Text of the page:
To facilitate assembly and to maintain the pads in place, the pads are preferably made as shown- The pads are placed in the apparatus, as

It has been-found that the pads eliminate unfiuid to, flow about the outside tube rows, so that the latter contribute to the heat transfer capacity of the equipment. 5

The preferred method of mounting the tank 0 the header and tube assembly is illustrated in Fig. 2. The Wool pads are first pressed into place along the sides of the tubes, and. these pads are temporarily retained in place by a thi metal guidesheet 20, which is wrapped around the as-.

sembly. The tank I0 is then slid over the guide sheet, and as the tank is advanced, the guide sheet is advanced with it until the tank finally slides over the flange 8 of the header, shown at the left hand side of Fig. 2. The guide sheet 20 is then easily removed. This method prevents the edges of the tank from catching on the perforations of the plate IE, or on the strands of wool when the plate 16 is not used. Although it is possible to slide the tank into place without using the guide sheet 20, if care is taken, the use of the guide sheet is to be preferred in any case.

After this assembly, the bonding of the headers to the tank is accomplished as described in my above-mentioned copending application.

Having thus described my invention, I claim:

1. Heat exchange apparatus comprising headers, a tank, a bundle of thin-wall tubes secured to the headers, and means for preventing channeling at each side comprising a pad of fibrous \material" and a thin retaining plate for the fibrous material having its ends folded over the ends of the pad, the pads being fitted intothe side spaces between the tank and the outer banks of tubes.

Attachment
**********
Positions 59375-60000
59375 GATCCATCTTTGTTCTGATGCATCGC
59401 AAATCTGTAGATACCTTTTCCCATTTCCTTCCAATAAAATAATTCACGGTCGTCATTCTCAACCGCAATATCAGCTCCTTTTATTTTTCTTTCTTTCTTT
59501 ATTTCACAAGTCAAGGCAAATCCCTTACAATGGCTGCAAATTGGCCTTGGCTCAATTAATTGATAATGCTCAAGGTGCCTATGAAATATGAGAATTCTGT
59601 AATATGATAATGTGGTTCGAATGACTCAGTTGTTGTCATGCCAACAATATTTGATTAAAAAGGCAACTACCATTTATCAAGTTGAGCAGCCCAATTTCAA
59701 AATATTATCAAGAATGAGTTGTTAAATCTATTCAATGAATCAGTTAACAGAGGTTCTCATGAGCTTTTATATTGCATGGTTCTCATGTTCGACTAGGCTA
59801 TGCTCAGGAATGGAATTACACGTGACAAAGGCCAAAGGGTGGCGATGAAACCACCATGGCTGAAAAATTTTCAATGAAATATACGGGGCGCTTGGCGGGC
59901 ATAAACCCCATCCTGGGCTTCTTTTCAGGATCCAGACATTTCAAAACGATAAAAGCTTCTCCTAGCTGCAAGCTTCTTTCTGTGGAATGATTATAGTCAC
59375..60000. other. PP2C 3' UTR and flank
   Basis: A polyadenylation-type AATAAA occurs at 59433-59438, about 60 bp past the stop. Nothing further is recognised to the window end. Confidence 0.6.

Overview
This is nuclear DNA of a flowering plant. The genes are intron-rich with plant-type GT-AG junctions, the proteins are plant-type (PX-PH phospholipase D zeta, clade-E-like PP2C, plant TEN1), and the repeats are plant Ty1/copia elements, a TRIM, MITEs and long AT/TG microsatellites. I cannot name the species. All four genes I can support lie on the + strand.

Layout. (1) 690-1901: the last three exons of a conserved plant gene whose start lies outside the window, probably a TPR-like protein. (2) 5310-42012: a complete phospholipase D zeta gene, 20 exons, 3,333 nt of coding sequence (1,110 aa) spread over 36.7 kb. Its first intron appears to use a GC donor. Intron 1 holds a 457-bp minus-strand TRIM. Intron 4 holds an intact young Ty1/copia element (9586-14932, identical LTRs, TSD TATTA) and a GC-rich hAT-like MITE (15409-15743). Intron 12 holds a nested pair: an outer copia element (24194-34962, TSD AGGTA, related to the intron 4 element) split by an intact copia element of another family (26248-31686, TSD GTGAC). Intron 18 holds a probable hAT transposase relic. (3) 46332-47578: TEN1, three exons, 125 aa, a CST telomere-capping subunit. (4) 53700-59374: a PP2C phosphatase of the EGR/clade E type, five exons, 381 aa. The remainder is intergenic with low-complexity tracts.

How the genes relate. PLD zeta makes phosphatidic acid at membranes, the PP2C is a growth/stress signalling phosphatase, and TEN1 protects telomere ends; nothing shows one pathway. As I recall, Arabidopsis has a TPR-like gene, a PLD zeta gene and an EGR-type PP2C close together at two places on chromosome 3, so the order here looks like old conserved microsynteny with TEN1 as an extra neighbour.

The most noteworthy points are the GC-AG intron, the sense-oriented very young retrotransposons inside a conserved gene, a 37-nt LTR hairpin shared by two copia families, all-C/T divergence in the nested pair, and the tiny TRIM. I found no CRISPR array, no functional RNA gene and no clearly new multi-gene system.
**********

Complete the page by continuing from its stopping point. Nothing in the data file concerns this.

2 Heat exchange apparatu comprising headers, a tank, a bundleof thin-Wall tubes secured to the headers, and means for preventing channeling at each side comprising a pad of fibrous material placed in the side spaces between the tank and the outer banks of tubes, th pad being compressible whereby a part of the materialv thereof enters into the inter-tube spaces in contact with the tubes.

I JOHN E. WOODS.

Referenced by
Citing PatentFiling datePublication dateApplicantTitle
US2520821 *Mar 13, 1947Aug 29, 1950Standard Thomson CorpHeat exchanger and method of assembling the same
US2766980 *Oct 2, 1952Oct 16, 1956Hasche Rudolph LRegenerative furnaces
US3008693 *Aug 4, 1958Nov 14, 1961Carrier CorpHeat transfer apparatus
US3610324 *Oct 15, 1969Oct 5, 1971Hudson Products CorpAir cooler apparatus
US4037751 *Mar 27, 1975Jul 26, 1977Summa CorporationInsulation system
US4063590 *Oct 22, 1976Dec 20, 1977Mcconnell Christopher LPreheater for clothes dryer
US4667733 *Dec 27, 1985May 26, 1987Stein IndustrieProtective device for heat exchangers placed in a duct for smoke filled with fine particles of ash
US4735260 *Apr 18, 1986Apr 5, 1988Motoren- Und Turbinen-Union Munchen GmbhApparatus for sealing the leakage gap between the U-shaped bends of a tube matrix and the facing guide wall of a heat exchanger
DE3242361A1 *Nov 16, 1982May 17, 1984Sueddeutsche Kuehler BehrOelkuehler in scheibenbauweise
EP1936311A1Dec 23, 2006Jun 25, 2008Joachim SchultCompact plate heat exchanger
Classifications
U.S. Classification165/148, 165/159, 165/DIG.405, 165/135
International ClassificationF28F9/02, F28F13/00, F28F9/00
Cooperative ClassificationF28F9/02, F28F13/003, F28F9/005, Y10S165/405
European ClassificationF28F13/00B, F28F9/02, F28F9/00C